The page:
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A question about elevators

  1. Dec 12, 2003 #1
    Hi, there's a question in the book that says:
    "An elevator of height 3 m moves upward at 2m/s. A ball is dropped from the roof. a) when does it hit the floor? b) what is the total distance travelled relative to the ground?"

    Now, the way I had set it up was that when the ball drops, it falls with an initial velocity of 0m/s and an acceleration of -9.8m/s^2. However, I also took into account the velocity of the elevator moving upwards at 2m/s... I was wondering why we disregard that velocity? (the answer in the book is 0.78s).

    Also for part B, I'm not exactly sure how to reach the book's answer. What I did was use the total time, multiplied by the elevator's velocity, so 1.56m. Therefore, once the ball reaches the floor, 0.78 seconds would have passed and thus, it would be 1.56m from the ground. However, the answer is 1.84m, so I'm a little stumped. Any help is appreciated!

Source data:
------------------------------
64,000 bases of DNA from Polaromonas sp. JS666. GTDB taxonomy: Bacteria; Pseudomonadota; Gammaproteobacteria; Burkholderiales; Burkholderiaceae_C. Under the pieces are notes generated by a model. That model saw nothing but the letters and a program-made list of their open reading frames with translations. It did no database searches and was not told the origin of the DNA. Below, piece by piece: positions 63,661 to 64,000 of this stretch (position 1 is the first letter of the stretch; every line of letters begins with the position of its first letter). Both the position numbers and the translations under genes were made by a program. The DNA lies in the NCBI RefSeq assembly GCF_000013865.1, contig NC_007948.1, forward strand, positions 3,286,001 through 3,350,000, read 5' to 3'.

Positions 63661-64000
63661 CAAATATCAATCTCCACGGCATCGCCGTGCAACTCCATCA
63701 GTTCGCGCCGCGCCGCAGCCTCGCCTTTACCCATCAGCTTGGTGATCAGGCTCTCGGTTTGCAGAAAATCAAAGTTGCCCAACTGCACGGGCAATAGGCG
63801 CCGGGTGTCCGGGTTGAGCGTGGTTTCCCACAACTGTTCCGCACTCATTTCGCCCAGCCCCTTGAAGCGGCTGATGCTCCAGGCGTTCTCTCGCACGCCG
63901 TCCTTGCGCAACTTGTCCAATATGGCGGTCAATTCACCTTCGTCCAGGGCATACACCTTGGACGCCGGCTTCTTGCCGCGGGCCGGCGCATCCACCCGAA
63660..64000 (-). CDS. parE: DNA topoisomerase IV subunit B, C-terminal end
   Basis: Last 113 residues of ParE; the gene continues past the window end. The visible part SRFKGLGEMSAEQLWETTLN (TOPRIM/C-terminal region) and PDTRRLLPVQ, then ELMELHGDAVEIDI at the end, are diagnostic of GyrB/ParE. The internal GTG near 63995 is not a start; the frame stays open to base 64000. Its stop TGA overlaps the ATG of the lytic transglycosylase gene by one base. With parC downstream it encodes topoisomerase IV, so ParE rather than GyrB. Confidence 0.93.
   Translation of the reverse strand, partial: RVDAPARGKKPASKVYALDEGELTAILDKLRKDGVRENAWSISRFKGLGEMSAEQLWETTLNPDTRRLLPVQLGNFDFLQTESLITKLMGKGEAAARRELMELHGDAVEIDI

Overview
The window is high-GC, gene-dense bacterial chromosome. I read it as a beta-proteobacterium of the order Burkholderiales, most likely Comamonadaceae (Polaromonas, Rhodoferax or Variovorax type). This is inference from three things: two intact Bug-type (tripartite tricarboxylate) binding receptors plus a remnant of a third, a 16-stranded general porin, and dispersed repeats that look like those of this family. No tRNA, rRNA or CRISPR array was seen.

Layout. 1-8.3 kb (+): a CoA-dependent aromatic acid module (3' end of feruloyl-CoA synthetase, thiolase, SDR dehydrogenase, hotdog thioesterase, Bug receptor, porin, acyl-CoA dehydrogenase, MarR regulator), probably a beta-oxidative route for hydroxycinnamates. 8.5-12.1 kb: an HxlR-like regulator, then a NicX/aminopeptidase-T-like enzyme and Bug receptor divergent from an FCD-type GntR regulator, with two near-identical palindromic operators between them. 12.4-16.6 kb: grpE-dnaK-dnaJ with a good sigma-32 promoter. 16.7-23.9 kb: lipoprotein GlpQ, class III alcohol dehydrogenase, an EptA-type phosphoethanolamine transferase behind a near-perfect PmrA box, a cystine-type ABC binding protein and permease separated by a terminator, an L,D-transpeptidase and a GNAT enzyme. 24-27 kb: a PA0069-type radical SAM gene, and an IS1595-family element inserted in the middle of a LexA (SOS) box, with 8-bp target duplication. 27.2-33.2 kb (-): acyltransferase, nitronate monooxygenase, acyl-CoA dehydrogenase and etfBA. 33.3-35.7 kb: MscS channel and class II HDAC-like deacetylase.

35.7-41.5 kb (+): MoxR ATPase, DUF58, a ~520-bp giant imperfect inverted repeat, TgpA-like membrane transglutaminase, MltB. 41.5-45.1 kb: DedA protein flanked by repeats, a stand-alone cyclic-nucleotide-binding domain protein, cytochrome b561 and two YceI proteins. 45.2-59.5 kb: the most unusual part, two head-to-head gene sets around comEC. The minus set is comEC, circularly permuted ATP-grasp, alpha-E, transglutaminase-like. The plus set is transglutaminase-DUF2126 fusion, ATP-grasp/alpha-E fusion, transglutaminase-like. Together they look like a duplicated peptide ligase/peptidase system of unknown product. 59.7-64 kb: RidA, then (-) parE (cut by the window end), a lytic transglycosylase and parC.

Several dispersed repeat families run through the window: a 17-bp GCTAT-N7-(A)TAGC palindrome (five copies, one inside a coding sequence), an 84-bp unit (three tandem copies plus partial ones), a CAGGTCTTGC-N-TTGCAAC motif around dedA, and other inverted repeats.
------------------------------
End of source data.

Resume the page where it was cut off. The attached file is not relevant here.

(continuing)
2. jcsd
  3. Dec 12, 2003 #2

    Doc Al

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    Staff: Mentor

    If the elevator moves uniformly, its motion will not affect any experiments done inside it. (See https://www.physicsforums.com/showthread.php?s=&threadid=10779)

    If you want to include the speed of the elevator, be sure to do it completely. The initial speed of the ball with respect to the ground is +2 m/s, same as the elevator.
    For part B, do everything with respect to the ground. You know the initial speed and height of the ball. It goes up, then down. You have to find the total distance.
  4. Dec 12, 2003 #3
    Thanks a lot for your help!
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